Hand-Tinted Photography: by Erin C. Kruml

Hand-Tinted Photography: by Erin C. Kruml

Wallace Nutting

Wallace Nutting

Demand for hand tinted photographs skyrocketed in the 1970s, 1980s and 1990s, increasing steadily into the present. Since the meager beginnings as affordable middle-class art in the 1900s to 1930s, hand-tinted photographs, in general, are now highly desirable collectibles. Often exterior or outdoor scenes and interior colonial fabricated scenes were photographed and then the photograph was hand painted and sent for matting, creating great gifts and art for any home. Wallace Nutting is the most commercially successful of all hand-tinted photographers. As today’s market swells with hand tinted photography, finding the differences between Nutting and other photographers is complicated, especially because so many early 20th century photographers used similar processes as Nutting, and a few even worked with him, adapting many of his formulas and themes. Many collecting issues have arisen from the plentiful number of photographs on the market today including: artist, subject matter or theme, size, signatures, and condition.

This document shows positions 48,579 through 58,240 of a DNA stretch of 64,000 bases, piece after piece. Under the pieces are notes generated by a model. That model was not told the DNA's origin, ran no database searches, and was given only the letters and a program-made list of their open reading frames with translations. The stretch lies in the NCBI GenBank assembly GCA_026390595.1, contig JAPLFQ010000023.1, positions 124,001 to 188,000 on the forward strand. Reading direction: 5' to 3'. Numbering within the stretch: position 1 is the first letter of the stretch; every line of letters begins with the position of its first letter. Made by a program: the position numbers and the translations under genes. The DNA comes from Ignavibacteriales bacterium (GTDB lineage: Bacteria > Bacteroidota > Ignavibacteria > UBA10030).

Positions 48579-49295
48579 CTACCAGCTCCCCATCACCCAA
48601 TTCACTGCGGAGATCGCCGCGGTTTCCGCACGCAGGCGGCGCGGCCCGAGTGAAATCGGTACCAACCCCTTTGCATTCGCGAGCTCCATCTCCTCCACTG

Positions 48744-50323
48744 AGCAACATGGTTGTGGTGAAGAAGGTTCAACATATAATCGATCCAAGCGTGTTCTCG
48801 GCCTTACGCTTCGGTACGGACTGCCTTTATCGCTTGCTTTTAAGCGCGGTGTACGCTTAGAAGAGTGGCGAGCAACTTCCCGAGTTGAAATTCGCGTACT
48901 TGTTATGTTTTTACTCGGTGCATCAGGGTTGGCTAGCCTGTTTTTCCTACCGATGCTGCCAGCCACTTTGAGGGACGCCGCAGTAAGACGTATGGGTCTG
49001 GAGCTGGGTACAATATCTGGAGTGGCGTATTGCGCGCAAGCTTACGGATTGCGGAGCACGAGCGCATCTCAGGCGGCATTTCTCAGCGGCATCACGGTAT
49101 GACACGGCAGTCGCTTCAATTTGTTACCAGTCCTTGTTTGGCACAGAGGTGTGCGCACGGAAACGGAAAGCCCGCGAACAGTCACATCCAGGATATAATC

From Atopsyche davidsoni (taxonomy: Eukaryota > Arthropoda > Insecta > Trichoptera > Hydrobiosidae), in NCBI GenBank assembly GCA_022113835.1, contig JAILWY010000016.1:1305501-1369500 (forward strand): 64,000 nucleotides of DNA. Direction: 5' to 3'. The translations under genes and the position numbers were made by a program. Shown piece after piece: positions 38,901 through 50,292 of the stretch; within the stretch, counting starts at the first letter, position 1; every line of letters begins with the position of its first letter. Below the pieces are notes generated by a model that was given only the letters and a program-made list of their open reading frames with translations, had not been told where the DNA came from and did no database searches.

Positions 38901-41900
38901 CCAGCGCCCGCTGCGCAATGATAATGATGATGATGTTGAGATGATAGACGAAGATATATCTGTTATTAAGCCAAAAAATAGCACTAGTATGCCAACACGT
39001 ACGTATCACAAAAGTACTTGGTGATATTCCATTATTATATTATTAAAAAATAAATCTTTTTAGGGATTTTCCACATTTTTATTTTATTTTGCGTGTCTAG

Hand-tinted or hand-colored photography of the early 20th century was inexpensive and a must have for almost any middle class home of the era. In the beginning, photos were colored by the photographer, but with demand came larger studios and staffs of colorists. For example, between 1920-1925 Nutting had a staff of 100 colorists, leading to hundreds of hand-tinted photographs and a decrease in price. Each picture was composed based on these elements: season, time of day, theme, distance and angle from the object, size of the lens, speed of the plate, direction of the sun, and time of exposure (Wallace Nutting-like Photographers 3-8). Unlike others, Nutting took every picture he produced and then gave them a title before coloring. Glass negatives were printed on expensive platinum paper that would not blur the image (during WWI a substitute paper was used, but the differences are negligible). The head colorist would then detail a sample picture for the photographer’s approval, which, when approved, would become the model for other colorists to follow as they produced the pictures in different sizes. In Nutting’s case, the picture was first covered in amyl acetate to help the colors stick and then painted with imported paint from England. After another check by the head colorist, the pictures were sent for mounting. Most mats were tan and indented, while in the 1930 Nutting added black mats, but never it caught on publicly. Finally, a colorist would add the signature, explaining the variance in signatures. Many buyers would reframe the pictures, which is why there exists so many different frames and mat sizes. Nutting created about 10,000 different titles, selling millions of copies ranging in sizes from 2” x 3” to 20” x 40” (Wallace Nutting Pictures 16-20). Other photographers had smaller studios and some did the coloring themselves, but none reached the success of Nutting.